Starbucks (SBUX) has indicated that China will be its largest market outside the United States by 2014.
On Thursday Starbucks announced that its profit rose 13% for the quarter ended December 31st, the first quarter of its fiscal year. The company also indicated that comparable stores sales increased 7% for stores in the U.S. and 6% for stores globally, for the three month period.
Starbucks' net income for the quarter was $432 million, corresponding to $.57 per share, up from $382 million or $.50 per share for the same quarter of 2011. Revenues in the quarter increased 11 percent, to $3.8 billion.
While the announcement didn't provide specifics regarding its growth in China, the company indicated that its comparable store sales grew 11% in what it refers to as its China/Asia Pacific region. The company stated that its net revenues in the region were $214.1 million, an impressive 28% increase over the same quarter of last year. The revenue increase was due to incremental additional revenues from 166 net new company-operated store openings over the past 12 months. It was also the result of an 11% increase in comparable store sales. Starbucks' revenue growth in the China/Asia Pacific region from licensed stores was 14%, which the company indicated was a major contributor to its regional growth.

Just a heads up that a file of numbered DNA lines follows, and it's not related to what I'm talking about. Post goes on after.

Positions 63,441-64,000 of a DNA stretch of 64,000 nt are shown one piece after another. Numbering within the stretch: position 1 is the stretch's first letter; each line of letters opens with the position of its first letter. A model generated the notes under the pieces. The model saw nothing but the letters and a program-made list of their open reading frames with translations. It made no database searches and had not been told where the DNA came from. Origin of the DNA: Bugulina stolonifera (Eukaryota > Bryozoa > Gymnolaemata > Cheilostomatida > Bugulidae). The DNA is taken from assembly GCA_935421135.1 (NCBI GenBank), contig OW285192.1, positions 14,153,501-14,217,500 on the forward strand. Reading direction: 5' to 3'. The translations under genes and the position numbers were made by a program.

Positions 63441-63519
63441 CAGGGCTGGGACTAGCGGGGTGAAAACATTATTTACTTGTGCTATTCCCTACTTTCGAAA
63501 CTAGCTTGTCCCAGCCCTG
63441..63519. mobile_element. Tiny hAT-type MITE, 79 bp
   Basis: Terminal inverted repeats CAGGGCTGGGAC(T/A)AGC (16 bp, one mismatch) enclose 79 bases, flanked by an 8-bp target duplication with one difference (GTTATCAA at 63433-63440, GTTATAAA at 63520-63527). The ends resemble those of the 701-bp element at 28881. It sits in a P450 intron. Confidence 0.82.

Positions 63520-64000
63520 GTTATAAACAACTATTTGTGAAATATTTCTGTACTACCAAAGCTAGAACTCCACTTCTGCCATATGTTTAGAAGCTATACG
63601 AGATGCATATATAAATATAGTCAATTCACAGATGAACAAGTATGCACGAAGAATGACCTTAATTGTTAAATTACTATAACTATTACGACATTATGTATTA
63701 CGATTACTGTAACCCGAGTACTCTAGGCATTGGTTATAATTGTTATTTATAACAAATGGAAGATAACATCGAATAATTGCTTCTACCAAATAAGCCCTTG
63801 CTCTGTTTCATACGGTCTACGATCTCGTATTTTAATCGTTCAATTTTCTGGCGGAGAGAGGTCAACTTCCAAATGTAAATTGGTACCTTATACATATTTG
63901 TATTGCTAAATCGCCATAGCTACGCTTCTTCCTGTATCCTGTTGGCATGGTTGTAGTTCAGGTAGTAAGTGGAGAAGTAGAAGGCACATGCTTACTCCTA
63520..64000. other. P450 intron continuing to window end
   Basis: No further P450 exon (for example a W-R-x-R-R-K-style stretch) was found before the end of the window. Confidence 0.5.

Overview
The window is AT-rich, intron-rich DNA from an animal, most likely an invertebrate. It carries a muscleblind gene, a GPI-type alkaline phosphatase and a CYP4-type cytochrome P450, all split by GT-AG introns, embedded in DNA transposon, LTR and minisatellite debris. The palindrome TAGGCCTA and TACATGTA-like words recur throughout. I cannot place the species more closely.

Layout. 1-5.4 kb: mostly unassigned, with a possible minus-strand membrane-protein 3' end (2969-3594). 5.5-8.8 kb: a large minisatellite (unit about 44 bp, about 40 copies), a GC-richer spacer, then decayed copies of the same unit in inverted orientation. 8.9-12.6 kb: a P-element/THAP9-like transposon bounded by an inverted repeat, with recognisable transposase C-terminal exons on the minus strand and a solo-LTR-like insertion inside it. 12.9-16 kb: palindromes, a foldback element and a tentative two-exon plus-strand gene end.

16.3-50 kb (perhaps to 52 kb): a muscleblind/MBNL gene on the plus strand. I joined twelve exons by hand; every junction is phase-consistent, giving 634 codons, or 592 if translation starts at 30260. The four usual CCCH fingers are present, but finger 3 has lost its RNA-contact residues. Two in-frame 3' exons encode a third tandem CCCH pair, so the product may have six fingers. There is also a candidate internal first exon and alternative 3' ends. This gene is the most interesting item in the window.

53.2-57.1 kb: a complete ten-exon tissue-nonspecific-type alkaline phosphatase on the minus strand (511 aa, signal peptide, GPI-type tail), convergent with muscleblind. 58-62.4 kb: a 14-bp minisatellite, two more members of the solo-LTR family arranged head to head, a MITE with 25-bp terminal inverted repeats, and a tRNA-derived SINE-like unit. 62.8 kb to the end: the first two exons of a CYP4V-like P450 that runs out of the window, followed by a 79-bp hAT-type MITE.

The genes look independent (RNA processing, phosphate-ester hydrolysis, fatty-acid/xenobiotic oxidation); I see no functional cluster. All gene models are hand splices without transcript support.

Starbucks' shares closed Friday at $56.81, up $2.24 or 4.1%. The company's shares are trading at a P/E of 30.56.
Starbucks growth of revenues and income in China are in sharp contrast to the recent problems that have been facing Yum Brands (YUM) with its KFC operations in China. Yum Brands has been one of the pioneers of localization in China, tailoring its business operations and menus to local tastes. But, the company has recently been struggling in China.
Yum Brands indicated earlier this month that its fourth quarter same story sales for its China division same store sales fell 6%. The company attributed this decline primarily to negative publicity regarding the quality of the company's chicken supply. The company faced Chinese regulatory scrutiny by the Shanghai Food and Drug Administration as to whether the company had purchased raw chicken from two suppliers with higher than permitted levels of antibiotics. Yum earned more than 44% of its global revenues in China last year, and the negative publicly significantly hurt the company's image in China and impacted its global revenues and financial results.